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Using digital technologies to work to end hunger

How digital technology is used to expand infrastructure and upgrade technology to provide clean and more efficient energy in all countries.
line of people waiting for food
© RMIT 2023

The number of people suffering from hunger has been increasing since 2015 after many years of decline. Estimates put the number of hungry at 690 million (8.9% of the world’s population).

It seems the world is unlikely to achieve SDG 2 by 2030. One area that shows a lot of potential is the adoption of digital technologies and the hope it will bring about a productivity transformation across the agricultural sector.

Agriculture in Africa

Throughout Africa, the agricultural sector is critically important for the food it produces and the employment it provides. It is estimated to generate 20% of Africa’s GDP and account for 60% of employment. There are 250 million smallholder and subsistence farmers across Africa, many are inefficient with low crop yields. Few have access (<15%) to information, markets and input credit, which are needed to increase productivity, yields and income. They also face a range of other challenges including climate change, lack of water and crop and livestock disease.

A major barrier in the adoption of and use digital technologies in many African countries is a lack of basic ICT skills, and this impacts on access to information and knowledge about demand for produce and accessing markets.

What is Connected Farmer?

The Women Farmers Programme available in Kenya, South Africa, Zambia and Tanzania, starts by providing training which helps women farmers learn basic digital skills such as word processing, creating financial spreadsheets, using search engines and social media (Women Farmers, 2021). The second stage of the programme connects women farmers on the programme with larger enterprises and suppliers through a digital app called Connected Farmer.

Connected Farmer offers real-time information on what other farmers are producing across regions in Africa, as well as providing access to new markets and digital financial services. With new digital skills, women farmers have the potential to transform their businesses through technology and make a vital contribution to increasing productivity and tackling hunger in Africa.

The app developer, Mezzanine, a subsidiary of Vodaphone, has the aim for Connected Farmer for it to be an agricultural ecosystem of organisations that connects tens of millions of farmers to global, regional, national and local stakeholders (Mezzanine, 2022).

Benefits of Connected Farmer

Adopting Connected Farmer (CR, 2021) has a transformational impact on small farms. It improves productivity, revenue, and resilience for small scale farmers by connecting them to information, inputs, credit, and buyers. The Connected Farmer digital platform has the capacity to overcome the tyranny of distance to connect farmers in the most remote parts of Africa with suppliers, buyers, finance firms, and insurers.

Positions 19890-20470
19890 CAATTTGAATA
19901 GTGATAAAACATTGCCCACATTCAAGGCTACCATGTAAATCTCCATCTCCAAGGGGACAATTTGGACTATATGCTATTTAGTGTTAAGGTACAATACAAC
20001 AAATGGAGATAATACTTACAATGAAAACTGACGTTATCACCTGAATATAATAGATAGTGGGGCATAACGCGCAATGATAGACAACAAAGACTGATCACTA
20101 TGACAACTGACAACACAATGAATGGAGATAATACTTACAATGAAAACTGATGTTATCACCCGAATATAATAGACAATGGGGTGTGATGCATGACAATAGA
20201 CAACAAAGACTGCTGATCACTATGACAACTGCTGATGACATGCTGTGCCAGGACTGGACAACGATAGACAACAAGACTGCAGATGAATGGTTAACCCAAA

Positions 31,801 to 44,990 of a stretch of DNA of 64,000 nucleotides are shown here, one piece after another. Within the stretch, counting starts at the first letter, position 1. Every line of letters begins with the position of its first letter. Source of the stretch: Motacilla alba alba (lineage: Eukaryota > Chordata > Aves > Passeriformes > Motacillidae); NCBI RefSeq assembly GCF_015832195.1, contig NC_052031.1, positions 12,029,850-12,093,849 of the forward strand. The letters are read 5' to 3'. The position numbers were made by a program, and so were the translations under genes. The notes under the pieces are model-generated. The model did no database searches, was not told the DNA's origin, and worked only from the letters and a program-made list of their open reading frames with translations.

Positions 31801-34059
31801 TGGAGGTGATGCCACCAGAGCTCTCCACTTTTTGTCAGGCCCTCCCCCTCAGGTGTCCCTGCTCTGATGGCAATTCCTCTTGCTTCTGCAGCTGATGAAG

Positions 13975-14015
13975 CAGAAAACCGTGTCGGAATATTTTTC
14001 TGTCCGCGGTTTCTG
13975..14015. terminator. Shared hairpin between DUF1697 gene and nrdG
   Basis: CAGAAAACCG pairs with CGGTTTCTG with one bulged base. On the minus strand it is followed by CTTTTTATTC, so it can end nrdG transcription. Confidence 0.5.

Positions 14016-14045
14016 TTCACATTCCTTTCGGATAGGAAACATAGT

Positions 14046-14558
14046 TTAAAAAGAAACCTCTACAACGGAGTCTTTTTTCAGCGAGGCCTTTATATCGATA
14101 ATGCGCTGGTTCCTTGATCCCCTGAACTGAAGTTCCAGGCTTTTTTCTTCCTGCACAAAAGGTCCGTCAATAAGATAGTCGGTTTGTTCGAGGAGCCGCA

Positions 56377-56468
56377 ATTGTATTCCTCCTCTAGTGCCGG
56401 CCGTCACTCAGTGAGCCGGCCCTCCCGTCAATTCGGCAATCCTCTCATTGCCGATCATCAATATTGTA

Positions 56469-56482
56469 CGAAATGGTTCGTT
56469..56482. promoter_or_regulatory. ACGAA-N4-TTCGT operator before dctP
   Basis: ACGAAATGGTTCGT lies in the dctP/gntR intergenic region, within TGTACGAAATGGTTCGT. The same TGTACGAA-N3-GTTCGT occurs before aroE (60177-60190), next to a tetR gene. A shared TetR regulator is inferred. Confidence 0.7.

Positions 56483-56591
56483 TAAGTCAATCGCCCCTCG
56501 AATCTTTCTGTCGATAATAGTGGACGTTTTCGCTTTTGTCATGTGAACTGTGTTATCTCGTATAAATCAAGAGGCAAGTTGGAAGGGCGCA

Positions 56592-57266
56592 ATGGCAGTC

Basic changes from paper systems to digital systems can provide a big efficiency improvement. Dairy farmers in Kenya for example, had the litres of milk they delivered to the dairy cooperative recorded on a milking card, and at the end of the month payments were made in cash or SACCO account. Mistakes were common and difficult to rectify. Connected Farmer created an SMS-based system that digitised all daily deliveries with the farmer receiving a daily SMS. This resulted in errors being virtually eliminated.

Digital innovations like Connected Farmer have pushed smallholder yields up by 70% and supported a 40% average increase in farmer’s incomes. With the adoption of digital solutions, the future of agriculture in Africa looks more encouraging. As farmers develop their ICT skills, they should feel comfortable with adopting more digital solutions and this will transform not only their own situations but the agricultural sector across Africa.

Lessons learned for other organisations

Many small farms in Africa lack access to basic services and require information on suppliers, buyers, crop information, finance and insurance. In any region, there are a percentage of organisations that require access to basic information and services. A digital marketplace such as Connected Farmer (one-stop-shop) can provide most of what a farm requires in terms of services and information. Including small and medium size organisations in the digital marketplace provided many opportunities for them. Basic ICT skills training is still needed by some farmers in Africa. Many small businesses lack the information and skills to thrive.

Digital transformation can happen very quickly when a digital platform is developed and basic ICT skills are acquired.

© RMIT 2023
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Advancing Social Impact with Digital Technologies

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